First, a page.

Gliniecki said the seventh floor deck will be poured later this week with two more floors to go after that. The ninth floor will house a glass-enclosed skybar/restaurant with seating for 100. Besides its unique river view, it will be prime viewing for the new Interstate 74 bridge, he said.
On the floors below, workers now are busy roughing in the walls as well as the plumbing, electrical and HVAC. Windows should arrive in about two weeks. The roof is expected to be poured in early March.
"We've been very very fortunate weather-wise," he said of the unseasonably warm weather.
But the winds have not been as pleasant as crews tangle with the gusts from working up so high as well as alongside the river. "So much hinges on us being able to swing material on a crane," Gliniecki said, adding that high gusts recently shut down production for three days.
While orchestrating all the different trades can have its challenges, Gliniecki said "There are times we're running into each other but most of us have experience working with one another on other jobs."
"Everybody is interested in what's best for the project not just what best for them," he added.
For the city of East Moline, the Bend represents a new start for the sprawling property that once employed generations of manufacturing workers, who built "Big Red" combines for Case IH, later CNH. The plant closed in 2004.
"First and foremost, it gives us our first hotel," said East Moline Mayor Reggie Freeman. "Silvis has one ... We have nay."
That means addition revenues from hotel/motel tax receipts, increased tax value and more visitors to the city.
"With the apartments going in, we'll be increasing our population again," the first-term mayor said. Freeman also is confident that transforming the once barren industrial site will draw other developers to The Bend and East Moline.
He also hopes The Bend will spur new life in the downtown area. "We're trying to spruce it up and being some energy back to East Moline."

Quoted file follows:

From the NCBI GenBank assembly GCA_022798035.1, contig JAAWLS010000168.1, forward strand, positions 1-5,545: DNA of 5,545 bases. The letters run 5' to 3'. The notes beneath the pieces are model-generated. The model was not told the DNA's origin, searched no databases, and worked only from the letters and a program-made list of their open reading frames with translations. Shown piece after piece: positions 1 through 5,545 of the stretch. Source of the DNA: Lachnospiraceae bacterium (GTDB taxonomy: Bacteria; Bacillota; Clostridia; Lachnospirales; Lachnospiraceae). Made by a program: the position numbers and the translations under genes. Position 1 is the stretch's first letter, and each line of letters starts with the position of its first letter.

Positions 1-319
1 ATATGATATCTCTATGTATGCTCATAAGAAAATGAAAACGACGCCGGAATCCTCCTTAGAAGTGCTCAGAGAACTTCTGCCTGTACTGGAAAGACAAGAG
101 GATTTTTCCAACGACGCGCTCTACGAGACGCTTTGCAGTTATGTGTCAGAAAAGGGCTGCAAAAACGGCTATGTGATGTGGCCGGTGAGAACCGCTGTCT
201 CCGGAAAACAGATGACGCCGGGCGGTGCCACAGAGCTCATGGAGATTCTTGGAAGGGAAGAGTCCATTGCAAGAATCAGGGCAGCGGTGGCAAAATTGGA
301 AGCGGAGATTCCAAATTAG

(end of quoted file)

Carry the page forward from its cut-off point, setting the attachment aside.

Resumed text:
The city has committed $10.25 million in tax increment financing, or TIF, monies to reimburse the developer for the costs of the roads and other infrastructure. It will receive $6.2 million for the first phase.
VanDeHeede credited the cooperation of the city staff, city council and Freeman. "Reggie (Freeman) is very aggressive. He knows exactly what it's going to take to bring people back to East Moline," he added.
"In attempting to bring future development in East Moline, they (the city) have been way more aggressive than they've ever been. So now we can compete with Moline and Bettendorf in bringing in development."
Next spring, Great River will begin presenting the city with designs for the second phase of the project, he added. "It's three times the acreage so it will take even longer to fill in."
But plans already call for a high-end condominium complex and a senior living complex, which will begin construction after the hotel opens.
For Gliniecki, who joined Russell two years ago, the Hyatt project draws on his 20 years of hotel building experience. This is his first Hyatt to build.
"What's exciting is being on the front end of this development," he said. "It's an incredible piece of property. I hope it is the stimulus to jumpstart the economy."
He never loses sight that the same ground once employed thousands of workers. "East Moline doesn't have it anymore. We're bringing the community something that is going to pay taxes, employ people and help everybody."
"We're re-energizing it into something viable in today's economy,'' Gliniecki said. "You had a dead space sitting here doing nothing for anyone. It's going to pump a little life back into East Moline."